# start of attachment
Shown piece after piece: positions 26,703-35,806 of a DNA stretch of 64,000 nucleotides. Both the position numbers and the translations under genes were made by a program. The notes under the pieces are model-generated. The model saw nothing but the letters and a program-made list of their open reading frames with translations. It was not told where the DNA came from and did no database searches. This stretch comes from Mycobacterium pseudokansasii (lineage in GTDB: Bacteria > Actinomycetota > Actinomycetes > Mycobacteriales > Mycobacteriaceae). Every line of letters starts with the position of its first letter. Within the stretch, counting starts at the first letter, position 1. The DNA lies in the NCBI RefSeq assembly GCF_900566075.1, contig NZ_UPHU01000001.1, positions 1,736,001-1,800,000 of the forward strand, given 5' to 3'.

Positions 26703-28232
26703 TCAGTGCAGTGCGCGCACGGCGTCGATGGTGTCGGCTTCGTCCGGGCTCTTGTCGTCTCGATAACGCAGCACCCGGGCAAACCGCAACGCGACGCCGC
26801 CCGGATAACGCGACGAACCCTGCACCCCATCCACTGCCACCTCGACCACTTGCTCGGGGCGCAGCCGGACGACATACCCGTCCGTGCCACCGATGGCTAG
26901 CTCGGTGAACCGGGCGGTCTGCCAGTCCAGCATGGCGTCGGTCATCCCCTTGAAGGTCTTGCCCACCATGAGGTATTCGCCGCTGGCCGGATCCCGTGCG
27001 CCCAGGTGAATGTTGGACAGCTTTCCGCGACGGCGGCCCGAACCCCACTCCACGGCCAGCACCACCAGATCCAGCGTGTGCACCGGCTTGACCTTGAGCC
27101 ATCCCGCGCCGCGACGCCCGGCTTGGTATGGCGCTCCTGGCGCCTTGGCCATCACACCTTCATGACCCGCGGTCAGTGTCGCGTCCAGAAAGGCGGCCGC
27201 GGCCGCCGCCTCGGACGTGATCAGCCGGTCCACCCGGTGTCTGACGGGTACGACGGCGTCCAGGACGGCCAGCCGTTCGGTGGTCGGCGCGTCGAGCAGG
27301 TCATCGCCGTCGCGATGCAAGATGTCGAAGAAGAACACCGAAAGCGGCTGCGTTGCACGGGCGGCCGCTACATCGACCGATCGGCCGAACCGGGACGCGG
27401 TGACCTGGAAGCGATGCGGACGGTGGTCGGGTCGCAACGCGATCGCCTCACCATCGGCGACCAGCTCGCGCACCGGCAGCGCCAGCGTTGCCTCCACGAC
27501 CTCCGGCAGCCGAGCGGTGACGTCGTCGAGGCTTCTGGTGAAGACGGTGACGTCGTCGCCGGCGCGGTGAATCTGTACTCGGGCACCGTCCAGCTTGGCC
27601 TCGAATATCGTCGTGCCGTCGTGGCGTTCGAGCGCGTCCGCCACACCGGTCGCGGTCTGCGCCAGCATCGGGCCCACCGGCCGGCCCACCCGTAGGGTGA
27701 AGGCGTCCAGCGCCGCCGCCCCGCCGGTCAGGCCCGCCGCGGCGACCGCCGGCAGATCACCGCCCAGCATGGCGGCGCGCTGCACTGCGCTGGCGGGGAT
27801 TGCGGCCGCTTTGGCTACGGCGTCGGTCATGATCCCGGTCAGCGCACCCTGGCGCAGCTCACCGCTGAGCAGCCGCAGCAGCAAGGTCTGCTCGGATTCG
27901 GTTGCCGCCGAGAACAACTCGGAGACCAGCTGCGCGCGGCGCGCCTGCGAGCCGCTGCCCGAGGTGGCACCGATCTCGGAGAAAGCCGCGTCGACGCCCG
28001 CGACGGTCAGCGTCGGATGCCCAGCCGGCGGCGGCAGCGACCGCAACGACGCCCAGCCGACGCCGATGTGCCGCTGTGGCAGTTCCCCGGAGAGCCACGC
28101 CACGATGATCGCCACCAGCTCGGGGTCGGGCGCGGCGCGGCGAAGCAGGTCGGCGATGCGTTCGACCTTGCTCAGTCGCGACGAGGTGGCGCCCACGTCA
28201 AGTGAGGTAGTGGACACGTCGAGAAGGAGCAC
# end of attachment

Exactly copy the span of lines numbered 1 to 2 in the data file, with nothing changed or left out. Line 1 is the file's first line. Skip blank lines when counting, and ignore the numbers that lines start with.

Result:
Shown piece after piece: positions 26,703-35,806 of a DNA stretch of 64,000 nucleotides. Both the position numbers and the translations under genes were made by a program. The notes under the pieces are model-generated. The model saw nothing but the letters and a program-made list of their open reading frames with translations. It was not told where the DNA came from and did no database searches. This stretch comes from Mycobacterium pseudokansasii (lineage in GTDB: Bacteria > Actinomycetota > Actinomycetes > Mycobacteriales > Mycobacteriaceae). Every line of letters starts with the position of its first letter. Within the stretch, counting starts at the first letter, position 1. The DNA lies in the NCBI RefSeq assembly GCF_900566075.1, contig NZ_UPHU01000001.1, positions 1,736,001-1,800,000 of the forward strand, given 5' to 3'.

Positions 26703-28232